Thursday, February 18, 2010

Courage of my convictions

OK, I watched too much Glenn Beck this week but the Fed's after market move made me feel better. I stuck to my guns concerning resistance in the market despite the Nasdaq flipping me the bird earlier in the week. And after I filed my column this afternoon - before the market scooted higher - I still had faith that the market was not looking like it did in July. This was more than just a "healthy correction."

Here is the text that I left on the cutting room floor before submitting the column to my editor. Yes, I am asking you to believe that it was written this morning and not after the Fed's move.

We all know that one day the Fed will wind down its low rate policy but news or rumor that it will happen sooner rather than later has already given investors pause on several occasions. Events in Greece and elsewhere in Europe still hang heavy, too.
End Quote

This was the shock from outside to which the weak technicals left the market vulnerable. The Fed just told us that they are starting to wind down sooner and stocks gave up the entire day's gain in short order.

Of course, even I am not fool enough to extrapolate too far beyond this one hour's worth of post market trading. But to me, it is another bit of fuel for the "where there's smoke, there's fire" line I wrote in this morning's Quick Takes Pro.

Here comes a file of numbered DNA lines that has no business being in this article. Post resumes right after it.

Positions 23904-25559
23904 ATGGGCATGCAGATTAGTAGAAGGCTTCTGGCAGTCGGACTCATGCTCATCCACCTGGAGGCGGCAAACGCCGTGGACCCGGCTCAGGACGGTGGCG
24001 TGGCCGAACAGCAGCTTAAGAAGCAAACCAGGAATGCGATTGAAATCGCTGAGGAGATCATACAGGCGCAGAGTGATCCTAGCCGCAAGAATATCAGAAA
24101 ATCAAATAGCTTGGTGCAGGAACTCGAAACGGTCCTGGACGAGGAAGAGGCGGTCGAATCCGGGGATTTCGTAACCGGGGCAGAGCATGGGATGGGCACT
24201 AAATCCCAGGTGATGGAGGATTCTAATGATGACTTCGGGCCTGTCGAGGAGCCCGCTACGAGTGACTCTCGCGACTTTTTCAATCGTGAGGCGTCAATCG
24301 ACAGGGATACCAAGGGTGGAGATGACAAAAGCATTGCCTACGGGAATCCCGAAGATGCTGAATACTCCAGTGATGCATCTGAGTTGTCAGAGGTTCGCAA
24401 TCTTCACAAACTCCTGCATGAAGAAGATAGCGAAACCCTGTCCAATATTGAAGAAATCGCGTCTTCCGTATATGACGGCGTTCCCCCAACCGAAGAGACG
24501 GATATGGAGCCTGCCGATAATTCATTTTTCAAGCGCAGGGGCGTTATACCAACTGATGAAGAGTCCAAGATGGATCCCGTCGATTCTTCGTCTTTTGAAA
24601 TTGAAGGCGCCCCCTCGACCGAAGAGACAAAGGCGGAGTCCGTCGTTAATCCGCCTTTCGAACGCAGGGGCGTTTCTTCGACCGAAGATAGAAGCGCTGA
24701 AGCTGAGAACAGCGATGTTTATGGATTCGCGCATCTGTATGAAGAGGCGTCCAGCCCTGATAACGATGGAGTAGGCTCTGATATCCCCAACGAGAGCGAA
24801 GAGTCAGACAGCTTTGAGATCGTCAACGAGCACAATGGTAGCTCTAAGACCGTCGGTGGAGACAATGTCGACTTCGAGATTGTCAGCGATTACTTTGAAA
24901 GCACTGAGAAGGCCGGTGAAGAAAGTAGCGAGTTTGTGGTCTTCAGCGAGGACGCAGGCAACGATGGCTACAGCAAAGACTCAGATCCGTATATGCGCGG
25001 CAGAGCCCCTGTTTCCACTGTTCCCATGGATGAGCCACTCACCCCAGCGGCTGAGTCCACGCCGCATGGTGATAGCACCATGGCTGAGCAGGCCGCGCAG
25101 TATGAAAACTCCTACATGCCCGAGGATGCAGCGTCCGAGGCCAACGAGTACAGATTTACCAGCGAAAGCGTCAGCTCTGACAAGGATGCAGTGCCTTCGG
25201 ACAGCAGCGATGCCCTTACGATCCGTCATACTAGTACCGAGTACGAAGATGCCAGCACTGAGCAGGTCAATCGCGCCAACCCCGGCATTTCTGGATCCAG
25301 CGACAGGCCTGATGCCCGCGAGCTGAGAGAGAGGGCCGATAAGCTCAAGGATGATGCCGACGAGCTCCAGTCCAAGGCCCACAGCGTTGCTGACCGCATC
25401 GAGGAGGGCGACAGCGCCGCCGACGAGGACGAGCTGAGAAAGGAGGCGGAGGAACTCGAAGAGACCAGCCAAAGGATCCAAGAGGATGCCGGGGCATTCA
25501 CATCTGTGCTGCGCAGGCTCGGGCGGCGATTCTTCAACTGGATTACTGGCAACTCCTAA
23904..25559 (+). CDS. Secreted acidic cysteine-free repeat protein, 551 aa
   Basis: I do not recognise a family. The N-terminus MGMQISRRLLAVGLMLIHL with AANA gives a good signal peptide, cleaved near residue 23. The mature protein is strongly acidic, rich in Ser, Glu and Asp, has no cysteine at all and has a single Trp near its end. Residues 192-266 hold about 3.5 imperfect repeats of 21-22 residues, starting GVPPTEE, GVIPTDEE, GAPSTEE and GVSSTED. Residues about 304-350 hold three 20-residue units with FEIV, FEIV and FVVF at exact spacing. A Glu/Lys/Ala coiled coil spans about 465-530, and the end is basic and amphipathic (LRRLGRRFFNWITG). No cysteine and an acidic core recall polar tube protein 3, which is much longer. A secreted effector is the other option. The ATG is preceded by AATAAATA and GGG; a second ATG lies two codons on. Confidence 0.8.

bmbull said...

I thought the Fed's timing was extremely odd, coming on the eve of expiration. I know they like to pull that stunt when they think the market will react positively, but I can't imagine what the reasoning was behind the decision this time around.

paulocuana said...

The Fed, through Governor Elizabeth Duke, is trying to sell this as a non-event. This is not a warning to consumers and businesses to brace for higher credit costs, but a return to business as usual.
I can buy this to some extent but it can't be good for the banks when you take away the free money.

Paul O'Cuana

bmbull said...

And it probably is a non-event, for the most part. But if the market was looking for a reason to bounce the indices back down off their 50-days, this would do the trick.

William said...

Like I said, I'm not one to believe and trade on rumors and conspiracy theories... But yesterday I noted the extremely odd dollar futures and put/call ratio behavior. Seeing a 4.5 standard deviation event the day before the fed having a "surprise" hike sure does make you wonder...

No wonder why so few trust the financial system right now.

Quick Takes Pro said...

I live the media this morning. Some say outright that they don't believe the Fed's language that the hike means nothing. Some swear vehemently that it means what it says.

I'll continue the "where there's smoke there's fire" theme.

And I don;t trust them either. I find the entire system to be a crock and even blogged months ago that trading has jumped the shark.

Quick Takes Pro said...

make that "I love the media"

although I do live there, too